The ripple effect created by the government’s biggest tourism-development project, the Bagong Nayong Pilipino-Manila Bay Tourism City, would extend beyond the local hospitality industry and long after the year 2010, which is when locations in the project are expected to become fully operational.
The Tourism City, spearheaded by the Philippine Amusement and Gaming Corp. (Pagcor), is expected to generate as many as 250,000 new jobs in the first phase alone, besides boosting foreign tourist arrivals by over 1 million visitors annually and increasing revenues for the national government through lease payments and tax revenues.
Efraim C. Genuino, Pagcor Chairman and Chief Executive Officer, underscored the project as the state-run firm’s ultimate legacy and contribution to the country’s economic recovery when he joined top government officials, lawmakers and personalities in the Tourism City’s recent formal groundbreaking.
Poised to invest at least $1 billion each in the venture, after gaining Pagcor’s approval for their proposed concepts in the Tourism City, are Aruze Corp. of Japan, the Genting Berhad Group of Malaysia, Bloombury Investments Ltd. and local mall giant SM Investments.
Although the primary beneficiaries would be workers in the hotel and restaurant sector, the enormity of the estimated $15 billion (approximately P600 billion) venture will create employment opportunities for Filipinos in a whole range of industries as well.
Squelching speculations that the employment opportunities generated by the project only stand to benefit those living in the Metro Manila area, Genuino assured that all Filipinos from around the country are to be given equal opportunity.
“Since most establishments in the Tourism City shall be operational 24/7, residential villages for workers shall be built within the complex itself. This will also make it more convenient for employees coming from the provinces,” he said. Furthermore, Genuino said the next phases of this project will not exclusively take place at the Manila Bay reclamation site.
“We also have plans of replicating this integrated leisure and entertainment complex, but on a smaller scale, in other parts of the country such as Subic and Cebu, to spur growth in those locations as well. Our ultimate goal is to make the Philippines the premier tourist destination in Asia, if not the world,” he disclosed.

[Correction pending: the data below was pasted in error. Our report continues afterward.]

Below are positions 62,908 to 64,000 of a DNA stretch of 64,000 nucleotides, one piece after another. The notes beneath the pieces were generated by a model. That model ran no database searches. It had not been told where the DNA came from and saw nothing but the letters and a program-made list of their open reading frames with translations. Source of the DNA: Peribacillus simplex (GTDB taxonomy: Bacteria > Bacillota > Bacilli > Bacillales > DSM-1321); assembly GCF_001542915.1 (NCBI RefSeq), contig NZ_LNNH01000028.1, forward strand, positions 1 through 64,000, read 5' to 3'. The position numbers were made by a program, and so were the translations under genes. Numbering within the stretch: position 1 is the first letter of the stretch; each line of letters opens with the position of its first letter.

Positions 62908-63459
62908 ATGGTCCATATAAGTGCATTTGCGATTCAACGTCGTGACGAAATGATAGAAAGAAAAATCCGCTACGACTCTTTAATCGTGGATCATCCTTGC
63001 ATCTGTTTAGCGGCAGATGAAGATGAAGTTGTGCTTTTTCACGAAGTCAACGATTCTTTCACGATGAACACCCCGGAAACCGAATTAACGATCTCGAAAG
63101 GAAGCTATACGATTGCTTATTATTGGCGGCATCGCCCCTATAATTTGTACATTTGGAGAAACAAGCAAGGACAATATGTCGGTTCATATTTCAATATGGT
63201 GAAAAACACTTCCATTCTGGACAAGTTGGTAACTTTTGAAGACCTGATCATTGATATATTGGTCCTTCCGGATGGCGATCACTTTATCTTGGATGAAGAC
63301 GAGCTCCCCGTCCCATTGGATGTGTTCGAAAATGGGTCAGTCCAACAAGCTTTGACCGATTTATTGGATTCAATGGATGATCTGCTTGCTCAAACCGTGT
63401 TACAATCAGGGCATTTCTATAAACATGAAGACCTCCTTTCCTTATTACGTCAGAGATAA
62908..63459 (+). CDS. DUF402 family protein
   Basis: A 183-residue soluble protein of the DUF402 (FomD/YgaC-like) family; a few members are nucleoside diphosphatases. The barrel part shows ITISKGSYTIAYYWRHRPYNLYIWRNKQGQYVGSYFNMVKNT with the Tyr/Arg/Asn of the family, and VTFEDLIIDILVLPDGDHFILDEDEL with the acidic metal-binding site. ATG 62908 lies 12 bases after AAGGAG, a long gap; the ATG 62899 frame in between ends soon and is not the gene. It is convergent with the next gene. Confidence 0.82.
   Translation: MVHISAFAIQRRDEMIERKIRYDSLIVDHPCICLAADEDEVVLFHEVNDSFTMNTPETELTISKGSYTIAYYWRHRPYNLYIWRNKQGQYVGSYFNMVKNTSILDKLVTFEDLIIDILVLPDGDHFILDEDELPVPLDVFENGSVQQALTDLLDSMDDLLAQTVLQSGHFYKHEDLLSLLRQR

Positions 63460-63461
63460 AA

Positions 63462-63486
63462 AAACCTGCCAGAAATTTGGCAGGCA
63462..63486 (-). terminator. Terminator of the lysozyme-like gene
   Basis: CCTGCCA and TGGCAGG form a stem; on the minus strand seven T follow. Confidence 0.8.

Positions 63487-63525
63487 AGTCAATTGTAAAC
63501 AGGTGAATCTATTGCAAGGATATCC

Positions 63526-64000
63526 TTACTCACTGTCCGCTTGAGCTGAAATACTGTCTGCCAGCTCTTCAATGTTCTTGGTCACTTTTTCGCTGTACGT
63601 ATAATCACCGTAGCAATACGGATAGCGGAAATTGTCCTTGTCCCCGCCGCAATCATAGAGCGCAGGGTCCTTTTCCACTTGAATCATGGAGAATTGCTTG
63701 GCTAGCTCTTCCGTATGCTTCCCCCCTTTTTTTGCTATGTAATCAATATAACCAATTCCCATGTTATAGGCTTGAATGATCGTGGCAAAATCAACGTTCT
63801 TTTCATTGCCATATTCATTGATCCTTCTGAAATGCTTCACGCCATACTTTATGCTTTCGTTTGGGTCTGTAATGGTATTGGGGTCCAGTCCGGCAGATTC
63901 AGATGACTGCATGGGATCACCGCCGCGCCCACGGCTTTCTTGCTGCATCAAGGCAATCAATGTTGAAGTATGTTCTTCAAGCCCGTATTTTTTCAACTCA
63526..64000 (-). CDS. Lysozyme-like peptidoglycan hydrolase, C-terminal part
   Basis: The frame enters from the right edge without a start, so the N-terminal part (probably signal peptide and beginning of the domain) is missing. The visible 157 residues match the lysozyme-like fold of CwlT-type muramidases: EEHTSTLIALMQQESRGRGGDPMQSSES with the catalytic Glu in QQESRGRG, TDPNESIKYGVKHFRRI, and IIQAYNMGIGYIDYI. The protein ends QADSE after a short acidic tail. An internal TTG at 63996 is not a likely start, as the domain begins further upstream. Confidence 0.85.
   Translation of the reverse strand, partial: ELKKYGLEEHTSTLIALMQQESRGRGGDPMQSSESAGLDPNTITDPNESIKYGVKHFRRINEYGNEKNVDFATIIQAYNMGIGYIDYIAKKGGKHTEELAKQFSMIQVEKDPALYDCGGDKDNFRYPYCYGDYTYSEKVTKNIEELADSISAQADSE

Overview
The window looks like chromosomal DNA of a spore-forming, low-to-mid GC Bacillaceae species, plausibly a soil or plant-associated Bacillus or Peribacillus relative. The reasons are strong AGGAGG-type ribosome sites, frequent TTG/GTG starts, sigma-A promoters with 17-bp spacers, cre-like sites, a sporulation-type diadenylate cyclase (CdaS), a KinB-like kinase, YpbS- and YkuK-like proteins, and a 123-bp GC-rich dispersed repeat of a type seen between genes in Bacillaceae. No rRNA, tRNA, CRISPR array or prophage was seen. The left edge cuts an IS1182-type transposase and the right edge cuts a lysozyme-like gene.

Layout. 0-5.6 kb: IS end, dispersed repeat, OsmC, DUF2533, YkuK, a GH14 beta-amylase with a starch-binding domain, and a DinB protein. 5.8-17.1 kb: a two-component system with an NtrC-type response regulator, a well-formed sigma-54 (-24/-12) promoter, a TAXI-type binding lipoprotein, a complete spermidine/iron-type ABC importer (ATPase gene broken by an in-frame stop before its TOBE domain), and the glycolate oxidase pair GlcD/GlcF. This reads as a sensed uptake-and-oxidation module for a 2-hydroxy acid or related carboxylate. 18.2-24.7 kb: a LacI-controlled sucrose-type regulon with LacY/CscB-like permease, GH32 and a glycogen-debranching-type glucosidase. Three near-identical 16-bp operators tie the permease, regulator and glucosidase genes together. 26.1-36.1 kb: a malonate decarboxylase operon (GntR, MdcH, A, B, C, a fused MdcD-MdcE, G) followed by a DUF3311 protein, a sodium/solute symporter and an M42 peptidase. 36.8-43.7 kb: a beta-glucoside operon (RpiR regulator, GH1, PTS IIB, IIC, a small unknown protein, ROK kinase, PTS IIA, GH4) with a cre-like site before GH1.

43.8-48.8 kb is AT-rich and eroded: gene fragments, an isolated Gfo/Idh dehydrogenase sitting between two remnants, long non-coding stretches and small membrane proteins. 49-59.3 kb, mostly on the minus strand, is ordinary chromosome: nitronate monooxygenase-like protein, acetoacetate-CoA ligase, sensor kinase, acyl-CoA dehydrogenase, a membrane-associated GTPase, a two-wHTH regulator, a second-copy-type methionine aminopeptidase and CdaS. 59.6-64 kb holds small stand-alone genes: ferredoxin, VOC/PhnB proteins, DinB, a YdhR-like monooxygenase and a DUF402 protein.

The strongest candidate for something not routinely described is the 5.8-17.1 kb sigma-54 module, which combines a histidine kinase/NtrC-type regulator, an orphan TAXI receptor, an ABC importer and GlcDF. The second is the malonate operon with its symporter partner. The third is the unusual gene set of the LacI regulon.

Located on prime reclaimed land fronting Manila Bay, the Tourism City would stimulate growth in the construction industry, as well as produce jobs in the services sector, such as transportation, information technology, food and beverage, entertainment, medical and health. It would also boost the banking sector and the financial market.
“The Bagong Nayong Pilipino will, without cost to the government, create endless opportunities for local businesses and generate jobs for our people,” said Genuino, the visionary behind the 90-hectare-plus project in Parañaque City.
According to statistics from the Department of Labor and Employment as of October 2007, the country employs about 907,000 workers in the hotel and restaurant sector alone. That number could rise to over a million once proponents in the Tourism City build their planned six-star hotels, malls and theme parks.
Other planned facilities in the Tourism City, envisioned as a fully integrated entertainment and leisure complex for people of all ages, are museums, cultural centers, sports arenas and residential villages.
Another huge benefit which the project will bring to local workers is the opportunity to earn in US dollars without having to leave the country. In the project’s Terms of Reference, which can be viewed on Pagcor’s web site (www.pagcor.ph), locators are urged to pay salaries competitive with those in hotels and integrated resorts in other countries.